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The appointment of Robert Gates to replace Donald Rumsfeld as Secretary of Defense pleased many who blamed the long-serving Cabinet officer for the "hard slog" in Iraq, as Rumsfeld himself put it. Among those most pleased are members of the media, who have felt the brunt of Rumsfeld's scorn when they asked questions he deemed ignorant or ill-informed. Julian Barnes of the Los Angeles Times stops just short of writing hosannas to Gates:
If there was any question that Defense Secretary Robert M. Gates would go to almost any length to demonstrate he was the anti-Rumsfeld, he dispelled it Friday.
In his first-ever Pentagon news conference, Gates' manner and method could not have been more different than those of his controversial predecessor — starting with the room. ...
Stylistically, Gates refrained from scoffing at reporters, from restating their questions on more favorable terms and from challenging the premises of inquiries. He avoided any metaphysical lectures or expositions on the electricity supply of North Korea. Instead, he took the questions as they came, working his way through 32 of them, quickly and concisely.
Well, good Lord, let's not have anyone challenge reporters on the premises of their inquiries! It's not as if journalists ever pose long-winded questions with so many qualify clauses that they begin to resemble legal briefs. Reporters rarely ask brief and unqualified questions at press conferences any more. They're more apt to ask trapping queries along the lines of "Have you stopped beating your wife?", and get snippy when their prey turn the questions and the qualifiers around to avoid their traps.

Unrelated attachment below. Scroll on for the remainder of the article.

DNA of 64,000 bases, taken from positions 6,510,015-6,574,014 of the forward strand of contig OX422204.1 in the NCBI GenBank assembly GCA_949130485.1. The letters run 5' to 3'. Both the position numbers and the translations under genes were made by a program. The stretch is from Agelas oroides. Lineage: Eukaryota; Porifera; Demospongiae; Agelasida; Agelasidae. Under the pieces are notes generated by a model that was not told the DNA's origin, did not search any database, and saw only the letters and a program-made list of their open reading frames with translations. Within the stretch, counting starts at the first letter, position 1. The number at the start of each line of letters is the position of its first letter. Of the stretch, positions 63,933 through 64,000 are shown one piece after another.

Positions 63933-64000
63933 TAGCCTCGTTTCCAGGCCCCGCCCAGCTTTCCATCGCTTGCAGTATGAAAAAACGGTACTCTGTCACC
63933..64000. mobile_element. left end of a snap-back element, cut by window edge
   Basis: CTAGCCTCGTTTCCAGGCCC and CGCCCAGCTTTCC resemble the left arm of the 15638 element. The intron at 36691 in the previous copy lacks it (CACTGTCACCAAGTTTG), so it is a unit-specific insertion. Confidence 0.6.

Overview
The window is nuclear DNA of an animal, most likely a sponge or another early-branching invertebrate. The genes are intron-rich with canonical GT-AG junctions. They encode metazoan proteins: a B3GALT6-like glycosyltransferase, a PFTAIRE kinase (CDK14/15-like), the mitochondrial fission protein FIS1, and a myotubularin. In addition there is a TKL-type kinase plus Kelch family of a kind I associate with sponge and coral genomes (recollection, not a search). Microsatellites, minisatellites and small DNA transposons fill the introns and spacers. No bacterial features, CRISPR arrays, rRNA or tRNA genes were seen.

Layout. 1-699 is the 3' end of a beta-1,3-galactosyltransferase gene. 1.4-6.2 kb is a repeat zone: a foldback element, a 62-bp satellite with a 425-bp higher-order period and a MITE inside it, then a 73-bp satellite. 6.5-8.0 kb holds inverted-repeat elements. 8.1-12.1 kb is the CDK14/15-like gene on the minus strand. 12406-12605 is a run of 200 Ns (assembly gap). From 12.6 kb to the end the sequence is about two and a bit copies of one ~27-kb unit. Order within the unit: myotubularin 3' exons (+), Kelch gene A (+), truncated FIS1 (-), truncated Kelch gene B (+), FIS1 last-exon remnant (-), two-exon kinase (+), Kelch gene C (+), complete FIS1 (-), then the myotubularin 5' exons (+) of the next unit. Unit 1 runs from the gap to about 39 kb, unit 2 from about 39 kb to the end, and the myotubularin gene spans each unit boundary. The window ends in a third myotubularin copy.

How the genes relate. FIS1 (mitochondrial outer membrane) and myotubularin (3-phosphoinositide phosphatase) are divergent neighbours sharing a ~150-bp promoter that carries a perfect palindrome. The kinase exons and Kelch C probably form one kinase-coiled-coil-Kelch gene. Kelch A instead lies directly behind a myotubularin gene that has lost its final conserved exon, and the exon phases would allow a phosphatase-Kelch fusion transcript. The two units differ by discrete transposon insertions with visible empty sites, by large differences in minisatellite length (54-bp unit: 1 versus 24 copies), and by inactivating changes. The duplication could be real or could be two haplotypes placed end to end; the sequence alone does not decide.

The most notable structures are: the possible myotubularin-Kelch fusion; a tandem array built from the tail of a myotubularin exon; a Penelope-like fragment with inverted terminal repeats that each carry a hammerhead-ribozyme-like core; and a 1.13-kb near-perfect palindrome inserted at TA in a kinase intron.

On the substance, though, Barnes has a point. Gates has moved farther away from Rumsfeld than people may have presumed at the time of his nomination. He supports George Casey for Army Chief of Staff, despite his recent relief as commander in Iraq in favor of David Petraeus, and he strongly implied in his response that Rumsfeld had more to do with the problems in Iraq than Casey. (John McCain has already said he'd vote against the appointment.) He also hinted that despite Rumsfeld's protestations to the contrary, commanders in Iraq did not feel free to request higher troop levels under his administration, and that Gates will be much more receptive to their input.
Gates showed some spark as well. When asked about the competing Senate resolutions scolding Bush for the surge strategy, Gates replied that such efforts "certainly emboldens the enemy and our adversaries." That got Ted Kennedy sputtering again, calling Gates' comment a "desperate attempt" to prop up Bush's Iraq policies. It also made headlines, and fired up the NRSC Pledge organizers.
Barnes also mentioned that Gates has so far eschewed the Pentagon's briefing room. Hey, if they're not going to use it ....Sphere It View blog reactions
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